Man Recovers from Traumatic Brain Injury after being Hit by a Car
In May 2020, Lucas Martinez, then 21, was driving his motorcycle on Interstate 95 when he lost control of his bike and was flung onto the busy highway. Confused and unaware of what had happened, he stood up and began walking towards his motorcycle on the opposite side of the interstate. Moments after attempting to cross through traffic, Martinez was hit by a car.
He was rushed to Ryder Trauma Center at Jackson Memorial with multiple fractures to his lower extremities and a traumatic brain injury (TBI).
“I hadn’t heard from Lucas in more than 24 hours, so when two police officers knocked on my door, I braced myself for the worst,” said Christine Martinez, Lucas’ mother. “This happened near the beginning of the COVID-19 pandemic, and I couldn’t see him while he was in the hospital, which made the situation even harder.”
Martinez remained heavily sedated at Ryder Trauma for several weeks while recovering from his injuries.
He was discharged on June 10, 2020, but would require intense rehabilitation to relearn how to walk, eat, and talk.
Three months after leaving Ryder Trauma, Martinez was admitted into Christine E. Lynn Rehabilitation Center for The Miami Project to Cure Paralysis at UHealth/Jackson Memorial.
“For TBI patients, inpatient rehab is the first step of the recovery process that can continue for months or even years,” said Lauren Shapiro, MD, a UHealth – University of Miami Health System physician who specializes in traumatic brain injuries and physical medicine and rehabilitation at Lynn Rehabilitation Center.
When he arrived at Lynn Rehabilitation Center, he was only able to move his right arm, could not speak, and was receiving nutrients through a feeding tube. Over the next several weeks, Martinez would undergo intense physical, occupational, and speech therapy.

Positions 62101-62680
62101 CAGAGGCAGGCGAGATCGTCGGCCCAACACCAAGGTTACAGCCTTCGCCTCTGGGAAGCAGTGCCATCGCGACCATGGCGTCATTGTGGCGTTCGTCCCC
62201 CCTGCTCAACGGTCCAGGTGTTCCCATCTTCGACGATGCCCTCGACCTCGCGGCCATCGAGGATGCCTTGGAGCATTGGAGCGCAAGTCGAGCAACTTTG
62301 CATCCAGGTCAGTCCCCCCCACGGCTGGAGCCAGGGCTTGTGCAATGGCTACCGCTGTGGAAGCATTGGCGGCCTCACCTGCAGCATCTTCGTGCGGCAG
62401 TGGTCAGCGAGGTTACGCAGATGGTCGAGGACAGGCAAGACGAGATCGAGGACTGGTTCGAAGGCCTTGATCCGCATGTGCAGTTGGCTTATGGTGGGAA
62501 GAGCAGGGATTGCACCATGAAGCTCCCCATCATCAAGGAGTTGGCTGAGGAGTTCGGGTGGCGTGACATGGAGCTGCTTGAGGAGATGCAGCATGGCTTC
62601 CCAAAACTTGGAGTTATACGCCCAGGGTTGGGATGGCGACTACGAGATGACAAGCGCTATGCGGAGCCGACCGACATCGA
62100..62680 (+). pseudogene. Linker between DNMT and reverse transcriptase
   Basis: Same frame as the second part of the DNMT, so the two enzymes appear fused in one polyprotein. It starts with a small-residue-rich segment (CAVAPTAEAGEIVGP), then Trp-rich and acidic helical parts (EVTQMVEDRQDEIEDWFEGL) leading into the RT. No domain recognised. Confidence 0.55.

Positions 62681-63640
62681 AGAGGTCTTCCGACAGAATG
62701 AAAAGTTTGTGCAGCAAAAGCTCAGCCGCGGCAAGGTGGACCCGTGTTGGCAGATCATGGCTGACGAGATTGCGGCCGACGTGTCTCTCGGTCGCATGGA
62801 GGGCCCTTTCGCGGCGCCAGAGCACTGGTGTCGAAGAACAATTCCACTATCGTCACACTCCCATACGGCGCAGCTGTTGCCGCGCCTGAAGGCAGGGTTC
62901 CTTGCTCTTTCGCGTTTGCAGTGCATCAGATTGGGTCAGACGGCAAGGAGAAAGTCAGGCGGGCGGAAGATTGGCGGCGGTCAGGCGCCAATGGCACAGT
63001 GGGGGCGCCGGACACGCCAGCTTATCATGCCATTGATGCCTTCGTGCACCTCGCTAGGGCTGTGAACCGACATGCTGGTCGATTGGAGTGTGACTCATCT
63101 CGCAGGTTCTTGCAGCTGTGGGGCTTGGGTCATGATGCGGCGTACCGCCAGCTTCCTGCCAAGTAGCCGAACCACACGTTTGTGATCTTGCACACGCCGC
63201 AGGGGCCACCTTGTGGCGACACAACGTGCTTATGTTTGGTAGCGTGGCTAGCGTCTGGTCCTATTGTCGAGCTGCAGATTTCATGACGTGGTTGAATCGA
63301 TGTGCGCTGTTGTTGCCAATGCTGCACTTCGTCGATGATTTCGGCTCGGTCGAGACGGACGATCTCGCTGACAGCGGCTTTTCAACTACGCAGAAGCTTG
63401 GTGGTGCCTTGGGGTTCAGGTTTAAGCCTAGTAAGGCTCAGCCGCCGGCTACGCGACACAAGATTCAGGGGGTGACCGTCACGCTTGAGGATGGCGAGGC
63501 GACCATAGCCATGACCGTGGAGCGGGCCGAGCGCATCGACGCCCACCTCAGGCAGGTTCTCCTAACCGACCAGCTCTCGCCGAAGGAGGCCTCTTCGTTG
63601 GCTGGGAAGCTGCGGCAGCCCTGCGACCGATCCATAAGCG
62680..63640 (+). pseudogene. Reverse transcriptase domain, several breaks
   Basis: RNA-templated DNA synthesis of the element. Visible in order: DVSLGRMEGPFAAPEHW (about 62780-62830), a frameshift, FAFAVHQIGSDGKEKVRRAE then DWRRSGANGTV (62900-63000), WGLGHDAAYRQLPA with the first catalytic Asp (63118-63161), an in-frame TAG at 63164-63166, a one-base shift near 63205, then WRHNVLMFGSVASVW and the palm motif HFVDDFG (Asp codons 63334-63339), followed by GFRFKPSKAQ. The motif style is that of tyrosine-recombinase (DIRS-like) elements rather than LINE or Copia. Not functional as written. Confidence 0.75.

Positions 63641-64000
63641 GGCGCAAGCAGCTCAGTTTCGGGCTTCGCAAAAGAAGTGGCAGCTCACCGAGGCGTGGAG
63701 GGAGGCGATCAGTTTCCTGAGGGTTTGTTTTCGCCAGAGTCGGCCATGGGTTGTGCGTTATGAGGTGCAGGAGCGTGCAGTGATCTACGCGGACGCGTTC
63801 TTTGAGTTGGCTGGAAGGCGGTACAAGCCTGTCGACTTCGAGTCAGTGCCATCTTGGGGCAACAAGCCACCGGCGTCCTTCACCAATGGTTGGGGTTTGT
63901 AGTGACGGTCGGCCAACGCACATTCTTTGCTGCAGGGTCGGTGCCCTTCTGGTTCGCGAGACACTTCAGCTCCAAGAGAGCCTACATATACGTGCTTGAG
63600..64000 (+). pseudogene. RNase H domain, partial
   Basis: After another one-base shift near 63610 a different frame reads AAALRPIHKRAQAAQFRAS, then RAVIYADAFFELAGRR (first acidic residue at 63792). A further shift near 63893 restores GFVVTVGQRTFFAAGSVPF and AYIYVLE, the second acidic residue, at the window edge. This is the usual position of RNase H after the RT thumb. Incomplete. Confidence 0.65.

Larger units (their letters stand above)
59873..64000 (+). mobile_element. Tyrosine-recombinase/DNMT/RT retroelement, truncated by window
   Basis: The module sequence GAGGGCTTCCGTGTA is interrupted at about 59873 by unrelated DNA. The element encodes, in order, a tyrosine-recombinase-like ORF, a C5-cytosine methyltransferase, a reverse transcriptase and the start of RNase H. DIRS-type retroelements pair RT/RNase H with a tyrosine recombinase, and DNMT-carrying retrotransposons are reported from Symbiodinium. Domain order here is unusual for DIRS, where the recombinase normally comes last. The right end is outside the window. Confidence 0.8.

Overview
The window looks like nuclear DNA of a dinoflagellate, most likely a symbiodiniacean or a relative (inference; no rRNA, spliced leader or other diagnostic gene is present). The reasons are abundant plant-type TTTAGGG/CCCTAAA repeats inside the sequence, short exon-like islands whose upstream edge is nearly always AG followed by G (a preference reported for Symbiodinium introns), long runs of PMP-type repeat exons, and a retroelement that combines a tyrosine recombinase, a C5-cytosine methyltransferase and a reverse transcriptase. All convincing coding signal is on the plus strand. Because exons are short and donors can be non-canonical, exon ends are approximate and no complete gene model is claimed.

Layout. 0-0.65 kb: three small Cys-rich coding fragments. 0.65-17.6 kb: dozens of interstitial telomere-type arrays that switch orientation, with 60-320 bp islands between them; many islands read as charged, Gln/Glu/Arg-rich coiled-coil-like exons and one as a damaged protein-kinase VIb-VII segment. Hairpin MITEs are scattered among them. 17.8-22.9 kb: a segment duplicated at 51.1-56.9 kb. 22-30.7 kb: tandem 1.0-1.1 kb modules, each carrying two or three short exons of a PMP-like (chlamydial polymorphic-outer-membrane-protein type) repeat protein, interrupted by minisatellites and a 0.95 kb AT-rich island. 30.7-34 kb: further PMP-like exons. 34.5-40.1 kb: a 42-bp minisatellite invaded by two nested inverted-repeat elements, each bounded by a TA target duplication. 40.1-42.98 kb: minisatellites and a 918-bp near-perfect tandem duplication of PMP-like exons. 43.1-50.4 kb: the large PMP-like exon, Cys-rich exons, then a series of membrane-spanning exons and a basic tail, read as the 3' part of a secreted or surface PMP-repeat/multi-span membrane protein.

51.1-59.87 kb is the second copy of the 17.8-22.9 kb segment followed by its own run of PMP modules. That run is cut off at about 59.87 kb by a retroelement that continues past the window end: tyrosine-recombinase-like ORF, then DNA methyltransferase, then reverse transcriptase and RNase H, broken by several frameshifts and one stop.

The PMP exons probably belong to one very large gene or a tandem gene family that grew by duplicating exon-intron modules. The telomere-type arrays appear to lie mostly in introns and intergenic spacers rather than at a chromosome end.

He was discharged on October 30, 2020, and was able to speak, eat solid foods, and move his left arm on his own.
“I can’t remember anything between May and October 2020,” Martinez said. “My first vivid memory was being discharged from Lynn Rehabilitation Center.”
However, he still had a long way to go in his recovery. Martinez relied on his wheelchair, family, and caretaker to help him with day-to-day tasks. He would continue receiving outpatient therapy at Lynn Rehabilitation Center.
“Those first few months of outpatient rehab were difficult,” Martinez recalled. “It was a mental and physical challenge.”
On March 24, 2021, he completed one of his first major milestones. With the help of his physical therapist, Jill Collum, he took his first steps since his accident.
In the months that followed, Martinez graduated from speech therapy, started walking with the help of a walker, and began to participate in a peer support group for TBI patients.
“When I got to Lynn Rehabilitation Center, I was shy and didn’t want to speak with other patients or my therapists,” he said. “The more I progressed in therapy, the more I broke out of my shell. Now I want to help encourage other TBI patients through their recovery.”
This newfound attitude helped Martinez overcome the difficult hurdles brought on by his injury.
“I’ve been working with Lucas for more than a year and a half. In the beginning, he wasn’t able to sit up or roll over onto his side,” Collum said. “He has been through so much in two years. He was completely dependent on his care team and family, and now he’s walking on his own.”
Today, Martinez continues to receive outpatient physical and occupational therapies. While he still has a long road to recovery ahead of him, his positive attitude and strong support from his family, friends, therapists, and doctors motivate him to keep progressing.
“My accident helped put things in perspective for me,” Martinez said. “I’ve gained a new appreciation for life, and it’s all thanks to the incredible team at Lynn Rehabilitation Center. They pushed me every day to help get me where I am today.”